Since beginning my studies in seminary almost 18 months ago, I have often found myself barely able to keep my head above water. While in the midst of a semester with 3-4 classes along with my other responsibilities, I am pretty much operating at my capacity (sometimes just a little beyond it) at all times.
For this reason, some of my favorite pastimes have been forced to take a seat backstage for the time being, and this includes writing for this blog. This does not mean that I am not writing. In fact, I am not sure I have ever written so intensely in my life as I am currently in seminary, particularly for the online courses. But, we have decided that I will not take an intensive course for the January semester this year, so I am free from studies until the first week in February. So, I thought I’d try to use some of this time to touch base a little.
In this brief time, there are a few issues I would like to address. But as I only have a few weeks here, along with other areas of life that need some attention, I ask for grace as I may tend to ramble and meander through various streams of thought (although this may allow for a greater sense of intimacy, as this is the way I generally communicate in person as well).
As I have had the opportunity to study a bit more the lives and writings of believers who have come and gone through the history of the Church, one of the things that has become clear to me is how very flawed each of these individuals truly was. Maybe there were issues of misogyny, or bigotry, or dangerous tempers. But all of them – ie Tertullian, Origen, Augustine, Luther, Wesley – all had their own “thorns” that we in the modern Church often try to gloss over or ignore all together. I believe this highlights our strong inclination to idolatry. This practice may also allow us to set up the men and women who have gone before us in the Church on such high pedestals that we sort of our give ourselves an “out” from trying to walk out our own lives with the same sort of discipline and sacrifice that they exemplified.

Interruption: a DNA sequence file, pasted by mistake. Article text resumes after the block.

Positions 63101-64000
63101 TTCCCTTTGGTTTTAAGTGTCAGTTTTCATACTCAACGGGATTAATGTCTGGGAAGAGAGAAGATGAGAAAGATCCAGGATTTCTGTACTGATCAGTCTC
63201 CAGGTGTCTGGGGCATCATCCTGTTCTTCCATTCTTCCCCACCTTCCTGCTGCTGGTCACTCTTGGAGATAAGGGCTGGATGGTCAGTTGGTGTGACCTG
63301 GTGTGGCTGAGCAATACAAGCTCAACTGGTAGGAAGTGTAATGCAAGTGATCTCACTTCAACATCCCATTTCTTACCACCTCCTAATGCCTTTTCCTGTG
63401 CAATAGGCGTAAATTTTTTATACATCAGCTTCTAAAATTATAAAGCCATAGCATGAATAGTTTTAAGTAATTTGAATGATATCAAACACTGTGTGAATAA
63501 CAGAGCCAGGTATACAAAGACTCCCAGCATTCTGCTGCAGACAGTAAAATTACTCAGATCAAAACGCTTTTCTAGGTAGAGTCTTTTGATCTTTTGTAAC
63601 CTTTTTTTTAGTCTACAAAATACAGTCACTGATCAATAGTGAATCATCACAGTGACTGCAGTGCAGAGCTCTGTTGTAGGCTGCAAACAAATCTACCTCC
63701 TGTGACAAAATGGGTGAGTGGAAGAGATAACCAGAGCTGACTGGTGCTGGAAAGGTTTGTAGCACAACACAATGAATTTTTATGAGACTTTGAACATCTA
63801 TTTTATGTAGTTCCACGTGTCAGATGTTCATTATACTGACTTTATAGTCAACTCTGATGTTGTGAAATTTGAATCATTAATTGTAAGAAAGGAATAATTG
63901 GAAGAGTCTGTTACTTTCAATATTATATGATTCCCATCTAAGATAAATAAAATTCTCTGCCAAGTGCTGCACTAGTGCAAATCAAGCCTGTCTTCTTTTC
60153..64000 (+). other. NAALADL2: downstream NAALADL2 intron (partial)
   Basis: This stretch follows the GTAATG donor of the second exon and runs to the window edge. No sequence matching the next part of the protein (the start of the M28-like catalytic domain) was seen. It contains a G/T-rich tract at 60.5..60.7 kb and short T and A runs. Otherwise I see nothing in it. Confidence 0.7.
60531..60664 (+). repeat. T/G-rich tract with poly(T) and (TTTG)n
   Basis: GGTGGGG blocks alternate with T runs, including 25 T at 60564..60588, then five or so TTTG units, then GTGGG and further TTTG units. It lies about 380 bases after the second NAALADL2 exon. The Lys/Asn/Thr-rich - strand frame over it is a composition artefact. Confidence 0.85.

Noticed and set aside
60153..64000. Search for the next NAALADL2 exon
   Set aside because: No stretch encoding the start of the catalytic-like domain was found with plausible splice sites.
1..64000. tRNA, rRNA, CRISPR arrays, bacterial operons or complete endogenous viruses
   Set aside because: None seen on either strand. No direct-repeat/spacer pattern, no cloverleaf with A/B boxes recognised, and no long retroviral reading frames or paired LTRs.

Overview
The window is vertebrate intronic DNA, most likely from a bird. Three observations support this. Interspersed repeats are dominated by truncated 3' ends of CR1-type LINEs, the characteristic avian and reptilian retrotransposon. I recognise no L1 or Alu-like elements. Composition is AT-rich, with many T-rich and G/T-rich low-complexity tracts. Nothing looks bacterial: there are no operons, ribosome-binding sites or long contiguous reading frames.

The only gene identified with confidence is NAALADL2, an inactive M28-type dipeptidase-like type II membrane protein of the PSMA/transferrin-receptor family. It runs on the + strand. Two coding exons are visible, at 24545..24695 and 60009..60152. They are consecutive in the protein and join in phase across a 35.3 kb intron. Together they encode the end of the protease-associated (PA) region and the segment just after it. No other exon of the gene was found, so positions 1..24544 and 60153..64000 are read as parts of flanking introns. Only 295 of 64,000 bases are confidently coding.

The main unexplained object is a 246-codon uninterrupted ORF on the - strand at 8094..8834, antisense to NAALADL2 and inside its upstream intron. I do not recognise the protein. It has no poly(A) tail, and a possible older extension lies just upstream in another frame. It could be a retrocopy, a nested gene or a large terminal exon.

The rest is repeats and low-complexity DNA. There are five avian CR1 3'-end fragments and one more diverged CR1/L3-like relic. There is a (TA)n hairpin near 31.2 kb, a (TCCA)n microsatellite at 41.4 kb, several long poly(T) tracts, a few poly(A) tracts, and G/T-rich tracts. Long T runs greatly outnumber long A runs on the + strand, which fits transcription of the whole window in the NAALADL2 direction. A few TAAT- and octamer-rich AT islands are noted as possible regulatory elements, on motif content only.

Recently, I was reading through the second Psalm, and was struck by the first paragraph: “Why do the nations conspire and the peoples plot in vain? The kings of the earth rise up and the rulers band together against the Lord and against his anointed, saying, ‘Let us break their chains and throw off their shackles.’” (Psalm 2:1-3).
I’d never noticed this accusation against the kings of the earth before, that they are attempting to break the “chains” and throw off the “shackles” of the anointed of God. What are the “chains” and “shackles” here? From what are the kings of the earth conspiring to set believers “free”?
I remembered something from the passage just before this in Psalm 1, which says, “Blessed is the one who does not walk in step with the wicked or stand in the way that sinners take or sit in the company of mockers, but whose delight is in the law of the Lord, and who meditates on his law day and night. That person is like a tree planted by streams of water, which yields its fruit in season and whose leaf does not wither— whatever they do prospers.” (Psalm 1:1-3)